As previously announced in March 2018, following our national boat licence consultation, a number of changes will be made to licence fees over five years.
From 1 April 2020, a 2.5% ‘prompt payment' discount (reduced from 5%) will apply for those who pay on time in full, and a new 2.5% discount will apply for those who manage their payments online including, for the first time, for boaters paying by direct debit. This means that boaters who may not be able to afford to pay in one lump sum will also be able to benefit from a small discount on the full licence fee.
In addition to the current length-based pricing, from April 2020 we will start the phased introduction of additional pricing bands for boat widths over 2.16m (7ft 1”), as announced in March 2018, with a surcharge of 5% applied until March 2021 (when it will increase to 10%). This means that boats over 2.16m wide will be subject to an increase in licence fees of 7.6% overall from 1 April 2020.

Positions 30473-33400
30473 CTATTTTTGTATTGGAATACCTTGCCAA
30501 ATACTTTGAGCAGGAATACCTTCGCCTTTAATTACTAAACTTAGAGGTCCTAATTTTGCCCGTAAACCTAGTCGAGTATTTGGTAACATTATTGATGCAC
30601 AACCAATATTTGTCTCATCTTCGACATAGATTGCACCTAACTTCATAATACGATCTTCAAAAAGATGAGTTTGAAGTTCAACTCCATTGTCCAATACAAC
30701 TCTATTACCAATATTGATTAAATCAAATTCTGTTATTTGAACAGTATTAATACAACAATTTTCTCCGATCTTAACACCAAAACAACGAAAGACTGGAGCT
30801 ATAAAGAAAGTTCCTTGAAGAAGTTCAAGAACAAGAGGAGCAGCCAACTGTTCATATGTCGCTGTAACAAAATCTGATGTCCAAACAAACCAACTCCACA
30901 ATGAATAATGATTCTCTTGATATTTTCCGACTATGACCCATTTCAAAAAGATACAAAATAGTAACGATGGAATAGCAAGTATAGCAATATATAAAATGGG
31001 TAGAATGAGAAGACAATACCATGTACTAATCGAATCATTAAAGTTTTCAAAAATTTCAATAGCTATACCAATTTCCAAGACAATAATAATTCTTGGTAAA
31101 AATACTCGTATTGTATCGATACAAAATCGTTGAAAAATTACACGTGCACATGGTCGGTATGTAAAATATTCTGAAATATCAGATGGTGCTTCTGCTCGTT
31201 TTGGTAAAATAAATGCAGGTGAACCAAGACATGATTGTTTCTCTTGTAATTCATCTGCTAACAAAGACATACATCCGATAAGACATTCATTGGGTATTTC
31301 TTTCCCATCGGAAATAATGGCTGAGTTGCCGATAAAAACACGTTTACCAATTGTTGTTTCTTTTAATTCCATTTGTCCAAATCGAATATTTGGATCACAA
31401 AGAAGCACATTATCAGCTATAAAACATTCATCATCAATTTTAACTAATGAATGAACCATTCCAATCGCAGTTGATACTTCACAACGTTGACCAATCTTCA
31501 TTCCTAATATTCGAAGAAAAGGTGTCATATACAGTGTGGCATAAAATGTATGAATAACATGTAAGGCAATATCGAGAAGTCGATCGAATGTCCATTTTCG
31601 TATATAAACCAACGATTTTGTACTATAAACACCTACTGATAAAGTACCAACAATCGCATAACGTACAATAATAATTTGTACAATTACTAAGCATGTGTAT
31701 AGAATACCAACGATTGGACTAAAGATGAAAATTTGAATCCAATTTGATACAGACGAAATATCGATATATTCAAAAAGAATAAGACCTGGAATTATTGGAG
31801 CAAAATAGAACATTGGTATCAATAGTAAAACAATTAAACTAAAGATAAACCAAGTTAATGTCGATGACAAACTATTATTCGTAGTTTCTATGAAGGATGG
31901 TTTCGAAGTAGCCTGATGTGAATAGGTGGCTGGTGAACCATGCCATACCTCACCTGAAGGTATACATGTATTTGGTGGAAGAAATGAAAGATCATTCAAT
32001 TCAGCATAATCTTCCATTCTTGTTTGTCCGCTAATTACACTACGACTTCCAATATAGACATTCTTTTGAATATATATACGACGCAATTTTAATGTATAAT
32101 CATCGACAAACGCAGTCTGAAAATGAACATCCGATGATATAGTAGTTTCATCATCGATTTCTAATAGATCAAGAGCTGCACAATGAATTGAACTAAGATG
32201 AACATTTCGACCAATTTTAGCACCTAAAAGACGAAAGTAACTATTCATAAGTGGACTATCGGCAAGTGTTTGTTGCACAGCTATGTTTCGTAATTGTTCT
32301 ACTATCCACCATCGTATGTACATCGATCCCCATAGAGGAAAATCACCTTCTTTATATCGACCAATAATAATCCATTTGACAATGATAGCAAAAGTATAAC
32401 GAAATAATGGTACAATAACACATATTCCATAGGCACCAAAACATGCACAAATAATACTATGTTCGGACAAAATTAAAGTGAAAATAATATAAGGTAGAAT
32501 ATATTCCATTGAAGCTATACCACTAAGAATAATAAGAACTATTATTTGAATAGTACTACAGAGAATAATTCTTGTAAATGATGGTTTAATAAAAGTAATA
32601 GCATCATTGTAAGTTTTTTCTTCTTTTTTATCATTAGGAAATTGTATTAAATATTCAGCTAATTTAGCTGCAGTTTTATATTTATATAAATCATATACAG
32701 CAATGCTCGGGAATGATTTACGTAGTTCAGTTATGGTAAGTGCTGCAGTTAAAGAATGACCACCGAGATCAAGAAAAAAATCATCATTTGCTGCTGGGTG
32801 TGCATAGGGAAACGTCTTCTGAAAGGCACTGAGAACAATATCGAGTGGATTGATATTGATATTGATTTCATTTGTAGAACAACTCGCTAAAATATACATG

Jon Horsfall, head of customer service support, said: “Income from private boat licences accounted for around 10% of our annual income last year, and helps ensure that we can carry out the vast amount of work needed to keep the waterways available to boaters."
“We know that not every boater is in a position to pay their licence in a single payment so we're pleased to be able to extend a portion of the previous ‘prompt payment' discount to those paying by direct debit, as well as all those managing their payments online. We'd encourage boaters to sign up to online licensing to benefit from the 2.5% discount."
“The changes we're making to boat licensing are intended to ensure the financial contribution made by boaters towards the cost of looking after the waterways is spread fairly across the boating community. We are staggering the changes for wider vessels that we announced last year over a five-year period from 1 April 2020 so there's no sudden impact on any boaters.”
More information on boat licences is available on the boating section of our website.
We have published a Boater Report showing how we use income from boating, and other sources, to maintain the canals and rivers for navigation.